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The Lancet Psychiatry ; 8(5):353-354, 2021.
Article in English | APA PsycInfo | ID: covidwho-1340921

ABSTRACT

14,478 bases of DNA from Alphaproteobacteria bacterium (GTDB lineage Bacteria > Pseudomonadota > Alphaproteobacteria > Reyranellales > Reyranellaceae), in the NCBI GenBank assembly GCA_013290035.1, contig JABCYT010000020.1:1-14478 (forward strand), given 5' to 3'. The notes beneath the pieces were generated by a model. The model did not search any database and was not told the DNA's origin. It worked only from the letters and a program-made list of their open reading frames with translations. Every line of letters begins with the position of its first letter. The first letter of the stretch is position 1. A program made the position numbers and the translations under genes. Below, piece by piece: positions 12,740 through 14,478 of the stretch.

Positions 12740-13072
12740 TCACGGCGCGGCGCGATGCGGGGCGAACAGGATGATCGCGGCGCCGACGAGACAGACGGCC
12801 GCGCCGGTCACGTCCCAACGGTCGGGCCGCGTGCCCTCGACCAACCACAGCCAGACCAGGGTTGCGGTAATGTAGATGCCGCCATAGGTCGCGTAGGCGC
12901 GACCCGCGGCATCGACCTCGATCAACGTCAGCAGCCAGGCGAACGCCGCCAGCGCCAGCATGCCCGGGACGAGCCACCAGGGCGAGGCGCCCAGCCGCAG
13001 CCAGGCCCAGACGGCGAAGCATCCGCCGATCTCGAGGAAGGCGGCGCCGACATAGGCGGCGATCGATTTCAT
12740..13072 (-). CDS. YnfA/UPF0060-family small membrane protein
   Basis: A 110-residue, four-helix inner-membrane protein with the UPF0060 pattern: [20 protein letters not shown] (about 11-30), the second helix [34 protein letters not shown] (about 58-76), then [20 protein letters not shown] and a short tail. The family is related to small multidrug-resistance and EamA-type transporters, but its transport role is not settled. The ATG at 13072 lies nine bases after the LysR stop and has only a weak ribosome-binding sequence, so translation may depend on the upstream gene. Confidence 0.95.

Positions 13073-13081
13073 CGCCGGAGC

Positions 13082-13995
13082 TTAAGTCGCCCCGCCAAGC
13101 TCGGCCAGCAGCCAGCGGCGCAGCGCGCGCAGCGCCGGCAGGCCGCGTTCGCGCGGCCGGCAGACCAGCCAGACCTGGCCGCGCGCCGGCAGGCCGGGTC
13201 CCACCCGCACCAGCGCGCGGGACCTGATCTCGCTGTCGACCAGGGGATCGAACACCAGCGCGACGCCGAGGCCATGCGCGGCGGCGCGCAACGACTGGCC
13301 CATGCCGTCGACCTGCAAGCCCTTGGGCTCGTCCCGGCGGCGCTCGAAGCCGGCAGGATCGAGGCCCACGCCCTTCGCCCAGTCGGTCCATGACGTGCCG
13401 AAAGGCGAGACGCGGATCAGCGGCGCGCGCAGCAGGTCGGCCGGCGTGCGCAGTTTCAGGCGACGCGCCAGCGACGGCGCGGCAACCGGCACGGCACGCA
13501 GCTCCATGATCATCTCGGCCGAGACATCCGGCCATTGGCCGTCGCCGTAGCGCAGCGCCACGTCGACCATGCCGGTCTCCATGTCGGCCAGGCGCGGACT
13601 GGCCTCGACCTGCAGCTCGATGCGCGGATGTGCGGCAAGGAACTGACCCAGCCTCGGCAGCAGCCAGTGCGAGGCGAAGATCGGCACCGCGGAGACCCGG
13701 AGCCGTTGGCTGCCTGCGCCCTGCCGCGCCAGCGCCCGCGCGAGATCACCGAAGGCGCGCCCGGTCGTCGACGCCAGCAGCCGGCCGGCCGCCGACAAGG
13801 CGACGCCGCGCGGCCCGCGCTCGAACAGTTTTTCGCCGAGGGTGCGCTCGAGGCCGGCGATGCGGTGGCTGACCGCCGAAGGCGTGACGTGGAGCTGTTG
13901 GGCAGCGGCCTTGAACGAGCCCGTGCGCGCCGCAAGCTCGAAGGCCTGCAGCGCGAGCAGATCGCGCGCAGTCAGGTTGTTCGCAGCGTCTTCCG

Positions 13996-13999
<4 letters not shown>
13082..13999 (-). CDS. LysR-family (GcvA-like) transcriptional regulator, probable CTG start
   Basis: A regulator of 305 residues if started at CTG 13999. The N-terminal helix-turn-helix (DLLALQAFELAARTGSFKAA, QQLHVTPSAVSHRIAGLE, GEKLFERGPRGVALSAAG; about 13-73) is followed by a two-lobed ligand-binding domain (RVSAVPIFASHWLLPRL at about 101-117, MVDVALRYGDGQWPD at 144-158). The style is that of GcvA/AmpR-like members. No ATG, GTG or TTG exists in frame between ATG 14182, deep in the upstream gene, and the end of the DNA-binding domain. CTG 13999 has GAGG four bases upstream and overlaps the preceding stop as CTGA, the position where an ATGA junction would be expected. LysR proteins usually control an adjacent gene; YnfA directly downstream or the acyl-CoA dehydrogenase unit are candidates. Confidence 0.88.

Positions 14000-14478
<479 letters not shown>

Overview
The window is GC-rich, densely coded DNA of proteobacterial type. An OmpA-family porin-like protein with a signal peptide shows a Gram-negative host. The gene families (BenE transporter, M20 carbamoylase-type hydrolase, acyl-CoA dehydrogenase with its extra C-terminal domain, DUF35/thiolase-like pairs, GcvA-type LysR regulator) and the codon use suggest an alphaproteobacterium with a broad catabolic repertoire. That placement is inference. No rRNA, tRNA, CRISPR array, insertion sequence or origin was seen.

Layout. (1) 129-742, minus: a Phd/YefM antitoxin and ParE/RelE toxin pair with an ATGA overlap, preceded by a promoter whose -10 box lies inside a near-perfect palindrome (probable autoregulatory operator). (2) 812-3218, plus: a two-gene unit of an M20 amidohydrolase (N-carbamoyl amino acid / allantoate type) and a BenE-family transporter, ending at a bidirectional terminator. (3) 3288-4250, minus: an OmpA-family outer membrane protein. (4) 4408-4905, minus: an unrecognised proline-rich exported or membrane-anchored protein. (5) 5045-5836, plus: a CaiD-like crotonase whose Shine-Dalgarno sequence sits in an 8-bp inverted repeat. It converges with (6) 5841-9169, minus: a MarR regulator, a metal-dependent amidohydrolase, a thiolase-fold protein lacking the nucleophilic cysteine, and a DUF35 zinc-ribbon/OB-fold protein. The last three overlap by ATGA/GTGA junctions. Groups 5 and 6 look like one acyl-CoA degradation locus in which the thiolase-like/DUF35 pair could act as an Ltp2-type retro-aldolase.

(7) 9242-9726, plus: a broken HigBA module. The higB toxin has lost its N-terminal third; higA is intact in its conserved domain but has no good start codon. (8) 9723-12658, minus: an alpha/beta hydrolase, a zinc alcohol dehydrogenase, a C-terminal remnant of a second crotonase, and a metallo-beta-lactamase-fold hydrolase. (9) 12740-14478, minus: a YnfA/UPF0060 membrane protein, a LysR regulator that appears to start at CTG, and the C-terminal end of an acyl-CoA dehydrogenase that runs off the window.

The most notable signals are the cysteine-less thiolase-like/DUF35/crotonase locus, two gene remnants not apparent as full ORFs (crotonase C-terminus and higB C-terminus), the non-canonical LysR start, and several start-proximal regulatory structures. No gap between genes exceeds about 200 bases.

This article considers the clinical and policy implications of initial results of the follow-up of England's Mental Health of Children and Young People (MHCYP) survey. This survey provides a resource on what the COVID-19 pandemic has meant for children. The study showed that the increase in probable mental health problems reported in adults also affected 5-16 year olds in England, with the incidence rising from 10.8% in 2017 to 16.0% in July 2020 across age, gender, and ethnic groups. The results highlight how social protection systems must respond to the socioeconomic challenges facing families. Findings reveal disrupted access to health care: 44.6% of 17-22 year olds with probable mental health problems reported not seeking help because of the pandemic. Clinicians have raised similar concerns about timely access to services, and a sharp decrease in Child and Adolescent Mental Health Services referrals has been observed.5 Children and young people have been physically distanced from adults outside their family who might monitor their wellbeing and intervene: 21.6% of children and 29.0% of young people with probable mental health problems reported having no adult at school or work to whom they could turn during lockdown. (PsycInfo Database Record (c) 2021 APA, all rights reserved)

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